The progress bar is advanced according to the values that get piped into it from your script. To demonstrate the principle, use the following command:

(for i in $(seq 0 10 100); do echo $i; sleep 1; done)

"(for i in $(seq 0 10 100); do echo $i; sleep ; done)" in a terminal window.

The command breaks down like this:

  • The seq command steps through a sequence from 0 to 100, in steps of 10.
  • At each step, the value is stored in the variable i. This prints to the terminal window.
  • The command pauses for one second, due to the sleep 1 command.

We can use this with the zenity progress dialog window to demonstrate the progress bar. Note we’re piping the output of the previous command into zenity:

(for i in $(seq 0 10 100); do echo $i; sleep 1; done) | zenity --progress --title "How-To Geek" -- auto-close

"(for i in $(seq 0 10 100); do echo $i; sleep 1; done) | zenity --progress --title "How-To Geek" -- auto-close" in a terminal window.

The new options we’re using are:

  • –progress: Tells zenity we want to use a progress dialog window.
  • –auto-close: Closes the dialog when the progress bar reaches 100 percent.

The progress dialog window appears, and the bar advances towards 100 percent, pausing for one second between each step.

zenity progress dialog.

We can use that concept of piping values into zenity to include the progress dialog window in a script.

Enter this text in an editor and save it as “progress.sh.”

!/bin/bash

function work-list () {

echo "# First work item" 
echo "25"
sleep 1

echo "# Second work item" 
echo "50"
sleep 1

echo "# Third work item" 
echo "75"
sleep 1

echo "# Last work item" 
echo "100"
sleep 1

}

work-list | zenity --progress --title "How-To Geek" --auto-close

exit 0

Here’s a breakdown of the script:

  • The script defines a function called work-list. This is where you put your commands and instructions to perform real work. Replace each of the sleep 1 commands with your real ones.
  • zenity accepts the echo "# ..." lines and displays them within the progress dialog window. Change the text of these lines, so they pass informative messages to the user.
  • The echo lines that contain numbers, such as echo "25" , are also accepted by zenity and set the value of the progress bar.
  • The work-list function is called and piped into zenity.

Use this command to make the script executable:

chmod +x progress.sh

"chmod +x progress.sh" in a terminal window.

Use this command to run the script:

./progress.sh

"./progress.sh" in a terminal window.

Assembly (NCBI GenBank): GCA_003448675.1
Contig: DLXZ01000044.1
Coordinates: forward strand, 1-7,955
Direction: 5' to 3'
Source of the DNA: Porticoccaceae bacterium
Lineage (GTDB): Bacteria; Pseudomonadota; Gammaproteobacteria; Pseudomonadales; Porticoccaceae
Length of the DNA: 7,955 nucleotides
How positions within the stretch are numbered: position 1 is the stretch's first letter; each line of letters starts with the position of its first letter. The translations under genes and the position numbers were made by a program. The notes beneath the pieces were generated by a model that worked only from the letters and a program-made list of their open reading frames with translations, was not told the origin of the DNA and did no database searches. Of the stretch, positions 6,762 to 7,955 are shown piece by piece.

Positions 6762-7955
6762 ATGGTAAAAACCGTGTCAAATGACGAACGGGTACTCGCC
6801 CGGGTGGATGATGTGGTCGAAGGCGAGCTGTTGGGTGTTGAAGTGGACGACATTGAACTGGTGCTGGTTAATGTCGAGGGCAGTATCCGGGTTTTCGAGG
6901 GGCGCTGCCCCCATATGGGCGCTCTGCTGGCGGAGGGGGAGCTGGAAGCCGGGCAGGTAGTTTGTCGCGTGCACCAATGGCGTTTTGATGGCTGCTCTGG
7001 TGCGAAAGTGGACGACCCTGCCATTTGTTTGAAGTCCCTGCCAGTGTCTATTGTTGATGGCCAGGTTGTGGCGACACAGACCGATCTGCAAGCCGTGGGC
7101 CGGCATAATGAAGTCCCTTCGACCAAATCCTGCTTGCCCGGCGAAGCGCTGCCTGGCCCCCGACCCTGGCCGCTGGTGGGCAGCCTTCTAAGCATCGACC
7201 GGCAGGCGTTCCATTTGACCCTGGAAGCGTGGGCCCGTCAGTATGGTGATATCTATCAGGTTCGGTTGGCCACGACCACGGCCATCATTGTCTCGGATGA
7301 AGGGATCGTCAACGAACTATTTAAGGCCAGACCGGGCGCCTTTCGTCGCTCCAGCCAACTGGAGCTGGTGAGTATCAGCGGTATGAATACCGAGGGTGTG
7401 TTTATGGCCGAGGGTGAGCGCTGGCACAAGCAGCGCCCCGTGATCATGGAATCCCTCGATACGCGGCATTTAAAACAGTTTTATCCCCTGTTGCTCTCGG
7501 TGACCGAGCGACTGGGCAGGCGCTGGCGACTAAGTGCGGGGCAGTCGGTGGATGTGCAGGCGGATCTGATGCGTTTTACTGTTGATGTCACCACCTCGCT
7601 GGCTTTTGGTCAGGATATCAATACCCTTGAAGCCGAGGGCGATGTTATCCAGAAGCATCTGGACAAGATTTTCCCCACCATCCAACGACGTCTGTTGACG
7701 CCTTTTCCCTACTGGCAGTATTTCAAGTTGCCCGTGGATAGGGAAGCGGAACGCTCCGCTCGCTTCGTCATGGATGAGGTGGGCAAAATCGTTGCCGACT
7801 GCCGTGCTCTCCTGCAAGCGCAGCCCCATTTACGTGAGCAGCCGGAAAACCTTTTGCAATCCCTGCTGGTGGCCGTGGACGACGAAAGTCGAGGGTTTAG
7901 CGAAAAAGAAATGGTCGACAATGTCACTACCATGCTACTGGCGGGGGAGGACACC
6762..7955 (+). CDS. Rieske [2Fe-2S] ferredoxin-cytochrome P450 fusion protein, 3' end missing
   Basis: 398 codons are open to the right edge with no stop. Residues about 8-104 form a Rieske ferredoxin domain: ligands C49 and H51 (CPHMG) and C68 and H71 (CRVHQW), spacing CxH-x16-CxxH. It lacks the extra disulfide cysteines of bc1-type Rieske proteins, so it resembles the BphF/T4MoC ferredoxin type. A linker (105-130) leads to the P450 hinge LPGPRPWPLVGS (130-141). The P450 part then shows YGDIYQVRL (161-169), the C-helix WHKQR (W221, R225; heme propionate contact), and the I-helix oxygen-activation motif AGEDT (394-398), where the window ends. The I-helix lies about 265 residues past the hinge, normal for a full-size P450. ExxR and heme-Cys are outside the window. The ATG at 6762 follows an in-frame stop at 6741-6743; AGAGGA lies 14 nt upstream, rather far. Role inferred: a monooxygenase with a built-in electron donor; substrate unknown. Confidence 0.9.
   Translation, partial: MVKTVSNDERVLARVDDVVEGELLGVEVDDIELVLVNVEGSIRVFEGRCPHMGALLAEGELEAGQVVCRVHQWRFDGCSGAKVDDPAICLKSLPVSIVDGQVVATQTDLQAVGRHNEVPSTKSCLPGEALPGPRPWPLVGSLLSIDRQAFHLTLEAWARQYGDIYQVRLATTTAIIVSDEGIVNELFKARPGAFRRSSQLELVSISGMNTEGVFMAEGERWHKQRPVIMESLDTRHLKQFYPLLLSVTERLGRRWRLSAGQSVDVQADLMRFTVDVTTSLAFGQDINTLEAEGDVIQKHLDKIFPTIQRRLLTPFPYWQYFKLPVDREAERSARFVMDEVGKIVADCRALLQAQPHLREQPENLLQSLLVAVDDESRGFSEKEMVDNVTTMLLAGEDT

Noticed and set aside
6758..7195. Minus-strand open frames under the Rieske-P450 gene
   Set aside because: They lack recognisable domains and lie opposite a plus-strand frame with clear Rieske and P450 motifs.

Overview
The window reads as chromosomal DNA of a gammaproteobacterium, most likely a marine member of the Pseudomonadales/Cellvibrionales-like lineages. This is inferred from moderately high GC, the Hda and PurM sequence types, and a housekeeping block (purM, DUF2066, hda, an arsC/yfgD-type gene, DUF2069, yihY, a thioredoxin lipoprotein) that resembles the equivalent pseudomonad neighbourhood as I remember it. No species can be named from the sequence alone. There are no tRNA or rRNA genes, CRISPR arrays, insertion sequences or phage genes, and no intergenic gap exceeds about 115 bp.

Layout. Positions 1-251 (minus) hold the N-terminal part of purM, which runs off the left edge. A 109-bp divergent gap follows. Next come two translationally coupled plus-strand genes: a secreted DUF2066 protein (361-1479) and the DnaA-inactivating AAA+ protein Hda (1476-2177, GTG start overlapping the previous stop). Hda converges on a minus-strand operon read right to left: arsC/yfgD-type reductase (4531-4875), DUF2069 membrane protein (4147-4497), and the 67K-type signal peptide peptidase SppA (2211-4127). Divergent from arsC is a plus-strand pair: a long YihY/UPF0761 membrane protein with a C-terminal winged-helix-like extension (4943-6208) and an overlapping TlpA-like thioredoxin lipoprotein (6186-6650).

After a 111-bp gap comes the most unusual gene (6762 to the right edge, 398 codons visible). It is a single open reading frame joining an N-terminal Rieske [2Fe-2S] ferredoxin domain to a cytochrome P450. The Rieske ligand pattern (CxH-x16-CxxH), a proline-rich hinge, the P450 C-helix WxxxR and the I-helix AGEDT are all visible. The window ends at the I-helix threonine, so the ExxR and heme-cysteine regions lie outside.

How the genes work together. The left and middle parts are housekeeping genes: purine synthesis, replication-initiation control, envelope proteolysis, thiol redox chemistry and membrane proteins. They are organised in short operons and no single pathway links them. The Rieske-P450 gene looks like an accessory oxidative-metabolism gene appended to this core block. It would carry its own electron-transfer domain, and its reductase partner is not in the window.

The script runs, and the text message changes as each phase of the script executes. The progress bar moves in steps toward 100 percent.

zenity progress bar dialog window.

The Scale Dialog Window

The scale dialog window lets someone move a slider to choose a numeric value. This means she can’t input a value that’s too high or low.

The new options we’re using are:

  • –scale: Tells zenity we want to use a scale dialog window.
  • –min-value: Sets the minimum value for the scale.
  • –max-value: Sets the maximum value for the scale.
  • –step: Sets the amount the slider moves in when the arrow keys are used. This doesn’t affect slider movements if someone uses the mouse.
  • –value: Sets the initial value and position of the slider.

This is the command we’re using:

Response=$(zenity --scale --title "How-To Geek" --text "Select magnification." --min-value=0 --max-value=30 --step=3 --value15); echo $Response

"Response=$(zenity --scale --title "How-To Geek" --text "Select magnifcation." --min-value=0 --max-value=30 --step=3 --value15); echo $Response" in a terminal window.

The slider dialog window appears with the slider set to 15.

zenity scale dialog window.

The user can move the slider to select a new value.

zenity scale dialog with user selection

When she clicks “OK,” the value is transferred to the variable Response and printed to the terminal window.

zenity scale value in a terminal window.

The Entry Dialog Window

The entry dialog window allows someone to input text.

The new options we’re using are:

  • –entry: Tells zenity we want to use an entry dialog window.
  • –entry-text: You can use this if you want to type a suggested value in the text input field. We’re using “” to force an empty field. This isn’t strictly required, but we wanted to document the option.

The full command looks like this:

Response=$(zenity --entry --text "Enter your search term" --title "Howe-To Geek" --entry-text=""); echo $Response

"Response=$(zenity --entry --text "Enter your search term" --title "Howe-To Geek2 --entry-text=""); echo $Response" in a terminal window.

A simple dialog window appears, containing a text entry field.

zenity entry dialog window.

Someone can type and edit text.

zenity entry dialog window with typed text in the text field.

When he clicks “OK,” the value he typed is assigned to the variable Response. We use echo to print the value of the variable in the terminal window.

User text entry term in a terminal window.

Putting It All Together

Let’s put these techniques together and create a functional script. The script will perform a hardware info scan and present the results to the user in a scrolling text window. She can choose a long or short scan type.

For this script, we’ll use three types of dialog windows, two of which are new to us:

  • The first is a list dialog window. It allows someone to make a choice.
  • The second is a progress dialog window that lets the user know something is happening, and she should wait.
  • The third is a text information window, which displays the results to the user.

Enter this text in an editor and save it as “hardware-info.sh.”

#!/bin/bash

# Display hardware listing for this computer

TempFile=$(mktemp)

ListType=`zenity --width=400 --height=275 --list --radiolist \
     --title 'Hardware Scan' \
     --text 'Select the scan type:' \
     --column 'Select' \
     --column 'Scan Type' TRUE "Short" FALSE "Long"`

if [[ $? -eq 1 ]]; then

  # they pressed Cancel or closed the dialog window 
  zenity --error --title="Scan Declined" --width=200 \
       --text="Hardware scan skipped"
  exit 1
 
elif [ $ListType == "Short" ]; then

  # they selected the short radio button